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Sharp Eyes, Sharp Wit: A Review of One Day We’ll All Be Dead and None of This Will Matter by Scaachi Koul
By Erynn Porter
It’s hard to be funny and point out all the systematic oppression within cultures, but somehow Scaachi Koul does it in One Day We’ll All Be Dead and None of This Will Matter. Koul uses her sharp eyes and sharp wit to discuss a range of topics from classism and shadism in India to rape culture to her relationship with her father in this collection of essays.
In the opening essay “Inheritance Tax” Koul uses her fear of flying (and trying new things) to introduce us to all the characters in her life. Her family, her boyfriend, and even herself. She writes about the traits she inherited from her father with a beautiful line: “He was on the phone with me at the time, speaking to me mostly in sighs and rueful grunts, a language I’ve since learned to speak myself.” (7)
“Size Me Up” discusses the power that clothes have to transform a person or their feelings about themselves. If you dare brush this off as a common “woman essay,” you would be terribly mistaken. Braiding together her past experiences with a current predicament with being stuck inside the perfect skirt. Koul says everything we think, wanting to be the ideal of what we are supposed to be, have our crush like us, the dramatic transformation that’s supposed to happen as a teen—only to be severely disappointed. She contemplates the ideals that we feel we need to meet and the amount of pressure we all feel to look a certain way. Sadly, the skirt’s zipper was stuck and she had to get cut out of it.
“Fair and Lovely” is dynamic, giving the reader a quick lesson on classism, racism, and shadism without missing a beat. It opens with: “Like farts and the incorrect retellings of classic literature, racism is a lot cuter when it comes out of a little girl” (53). The girl is her niece, Raisin, who doesn’t want to go to India because Indians “stink”. Of course, she doesn’t realize she is Indian herself. Raisin, half white, is the lightest in her family, she is the closest to passing as white. Which is all Scaachi wanted as a kid, she hid her history from others, tried to blend in as much as she could. Didn’t matter, kids were still racist and only got worse after 9/11. But with Raisin causes gut punch realizations:
“My parents felt blessed by her fairness, her light eyes, her distinctly ‘white’ features—typical shadism, the idea that lighter skin is better skin even when it’s all brown skin, a frequent topic within brown and black communities but one rarely discussed openly… When Raisin was very small, I rubbed lotion on her belly after a bath and marveled at how different our skins were: more a dark yellow, black hair sprouting on my arms and hands, hers like milk and honey. It felt as if I was dirtying her, rubbing my skin against hers when hers was so ‘good.’ I wrapped her in a little towel and she looked up at me with blue eyes, the same kind I always wanted for myself” (62).
When she finally goes to India, Scaachi realized her own privilege. Her light skin shines brightly among her darker counterparts. She’s stared at, offered things, and asked where she is from. In India, she is a white person. She noticed that darker skinned people didn’t work at the banks or jewelry stores, that darker-skinned women were beggars at the airport. Men with similar skin tones come up and talk to her, standing too close, staring at her bare shoulders. Darker skin men wouldn’t even make eye contact with her. The title of the essay is borrowed from a popular brand of skin-whitener that she remembers seeing the commercials of, from her childhood. By the end, Raisin is happy to look like her Aunt, finds features that they share and Koul is changed forever.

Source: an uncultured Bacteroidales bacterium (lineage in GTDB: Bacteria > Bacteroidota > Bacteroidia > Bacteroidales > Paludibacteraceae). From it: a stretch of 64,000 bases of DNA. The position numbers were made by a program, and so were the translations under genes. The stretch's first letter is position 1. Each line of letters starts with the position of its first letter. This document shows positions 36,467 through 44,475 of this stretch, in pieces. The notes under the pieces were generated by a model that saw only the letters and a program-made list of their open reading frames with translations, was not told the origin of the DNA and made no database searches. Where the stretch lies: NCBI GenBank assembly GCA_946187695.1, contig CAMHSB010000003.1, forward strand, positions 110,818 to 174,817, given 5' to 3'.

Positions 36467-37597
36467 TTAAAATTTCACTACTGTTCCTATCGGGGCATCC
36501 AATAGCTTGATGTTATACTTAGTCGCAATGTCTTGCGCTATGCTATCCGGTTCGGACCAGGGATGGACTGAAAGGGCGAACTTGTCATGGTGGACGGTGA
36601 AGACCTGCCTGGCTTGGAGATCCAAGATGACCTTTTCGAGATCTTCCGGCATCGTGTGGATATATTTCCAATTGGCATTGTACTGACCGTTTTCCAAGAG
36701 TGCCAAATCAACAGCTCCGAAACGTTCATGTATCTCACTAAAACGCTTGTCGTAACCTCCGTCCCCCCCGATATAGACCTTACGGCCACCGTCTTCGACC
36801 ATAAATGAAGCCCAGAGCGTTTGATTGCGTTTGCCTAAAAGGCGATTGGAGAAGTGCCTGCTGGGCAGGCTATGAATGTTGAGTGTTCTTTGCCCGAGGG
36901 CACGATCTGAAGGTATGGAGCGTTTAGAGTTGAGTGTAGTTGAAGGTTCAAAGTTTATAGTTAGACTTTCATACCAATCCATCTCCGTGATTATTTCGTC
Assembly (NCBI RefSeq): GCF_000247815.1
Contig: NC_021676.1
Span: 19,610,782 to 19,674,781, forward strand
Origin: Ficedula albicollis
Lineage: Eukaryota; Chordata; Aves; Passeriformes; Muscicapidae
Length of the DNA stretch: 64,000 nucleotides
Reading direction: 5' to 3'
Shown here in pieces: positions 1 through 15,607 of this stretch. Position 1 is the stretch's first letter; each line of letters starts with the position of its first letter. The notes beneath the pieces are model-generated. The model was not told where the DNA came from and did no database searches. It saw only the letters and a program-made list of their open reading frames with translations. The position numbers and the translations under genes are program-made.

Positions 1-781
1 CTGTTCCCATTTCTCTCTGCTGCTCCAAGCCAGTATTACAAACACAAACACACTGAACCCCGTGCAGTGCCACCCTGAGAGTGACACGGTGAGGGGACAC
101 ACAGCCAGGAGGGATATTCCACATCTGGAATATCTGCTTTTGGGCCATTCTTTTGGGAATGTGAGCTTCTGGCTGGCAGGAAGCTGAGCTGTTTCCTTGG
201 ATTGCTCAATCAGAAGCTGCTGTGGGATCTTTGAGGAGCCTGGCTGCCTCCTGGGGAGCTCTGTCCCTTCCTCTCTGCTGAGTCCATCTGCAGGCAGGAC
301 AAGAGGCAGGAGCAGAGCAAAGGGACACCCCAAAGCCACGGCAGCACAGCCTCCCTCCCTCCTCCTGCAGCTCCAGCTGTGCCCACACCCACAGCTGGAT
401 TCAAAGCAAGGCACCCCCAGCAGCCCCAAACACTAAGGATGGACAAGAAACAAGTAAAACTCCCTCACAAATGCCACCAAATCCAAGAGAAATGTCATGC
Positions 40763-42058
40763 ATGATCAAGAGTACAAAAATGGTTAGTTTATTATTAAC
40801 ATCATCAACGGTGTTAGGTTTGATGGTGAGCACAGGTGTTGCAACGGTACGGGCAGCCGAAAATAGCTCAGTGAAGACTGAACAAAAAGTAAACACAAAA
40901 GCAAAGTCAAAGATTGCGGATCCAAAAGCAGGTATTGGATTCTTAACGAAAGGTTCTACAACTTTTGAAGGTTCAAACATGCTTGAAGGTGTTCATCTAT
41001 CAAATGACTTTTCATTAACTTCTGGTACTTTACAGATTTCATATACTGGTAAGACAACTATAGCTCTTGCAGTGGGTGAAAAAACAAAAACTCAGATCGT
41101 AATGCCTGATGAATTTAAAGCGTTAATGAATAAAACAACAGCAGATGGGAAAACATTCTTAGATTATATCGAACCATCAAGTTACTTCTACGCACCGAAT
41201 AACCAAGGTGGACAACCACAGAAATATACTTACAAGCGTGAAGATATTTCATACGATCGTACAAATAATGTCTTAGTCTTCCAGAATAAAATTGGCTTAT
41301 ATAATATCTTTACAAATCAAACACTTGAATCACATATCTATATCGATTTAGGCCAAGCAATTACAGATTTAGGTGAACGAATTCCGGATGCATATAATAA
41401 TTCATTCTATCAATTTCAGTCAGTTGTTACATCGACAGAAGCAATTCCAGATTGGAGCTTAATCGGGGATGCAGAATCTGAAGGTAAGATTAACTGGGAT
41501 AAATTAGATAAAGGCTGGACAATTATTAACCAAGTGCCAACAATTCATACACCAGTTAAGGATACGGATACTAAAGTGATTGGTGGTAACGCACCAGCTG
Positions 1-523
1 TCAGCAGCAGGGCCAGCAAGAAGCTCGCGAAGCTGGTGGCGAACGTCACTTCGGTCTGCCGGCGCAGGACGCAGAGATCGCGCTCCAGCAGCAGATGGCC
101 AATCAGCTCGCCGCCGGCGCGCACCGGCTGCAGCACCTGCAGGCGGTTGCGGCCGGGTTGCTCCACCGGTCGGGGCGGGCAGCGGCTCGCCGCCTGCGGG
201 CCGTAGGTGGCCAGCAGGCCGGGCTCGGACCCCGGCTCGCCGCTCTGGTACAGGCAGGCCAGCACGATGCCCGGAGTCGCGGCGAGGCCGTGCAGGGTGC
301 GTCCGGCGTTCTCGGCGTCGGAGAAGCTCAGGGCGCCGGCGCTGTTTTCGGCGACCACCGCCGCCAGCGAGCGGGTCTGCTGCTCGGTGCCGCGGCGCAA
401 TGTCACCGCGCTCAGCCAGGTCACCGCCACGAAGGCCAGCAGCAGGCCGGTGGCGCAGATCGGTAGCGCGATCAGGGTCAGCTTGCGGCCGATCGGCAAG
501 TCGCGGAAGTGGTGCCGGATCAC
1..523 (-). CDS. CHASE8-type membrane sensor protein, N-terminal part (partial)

Maybe the most terrifying essay is “Hunting Season” because it’s all true. The essay illustrates how deeply perverse rape culture is. Men watch women at bars, collects information about them so they can gain trust. They feed them drink after drink so they can take them home. They don’t want to get to know them, they want to bed them. How “party culture” is an alias for rape culture and that people who claim that is the problem is trying to cover up their own predatory ways.
“We think of rape in terms of how men create intricate plans for hurting women, for sexual violence at its more gruesome, men who use physical force to hold women down. But we don’t, for some reason, associate it with a man who surveils you in public, maybe for an hour or two, to see if you’re getting drunk on your own or if he needs to help you along by buying you a drink. These types of rapes—rapes where women are too drunk to consent or unconscious, or when no one bothers to ask for consent in the first place—are considered accidents” (167).
Let’s not to forget that it’s all the woman’s fault. After all, she should have known better.
Reading One Day We’ll All Be Dead and None of This Will Matter feels like having Koul sitting in your bed gossiping with you. She tells you all about her cousin’s wedding and how Indian weddings are intense and last a week. She’ll also tell you about the subtle sexism within the wedding, how much pain the bride goes through to be beautiful while the groom and his buddies drink all day. She’ll also disclose the amount of harassment she gets online and how it’s infuriating and terrifying at the same time. The email snippets slipped in between essays make you feel like you know not only the author but her family as well. It will be hard to deny that her father is a fan favorite. She discusses complex materials in a way that is easy to comprehend and being entertaining at the same time. If you want to grow as a person and laugh at the same time, pick up this book.
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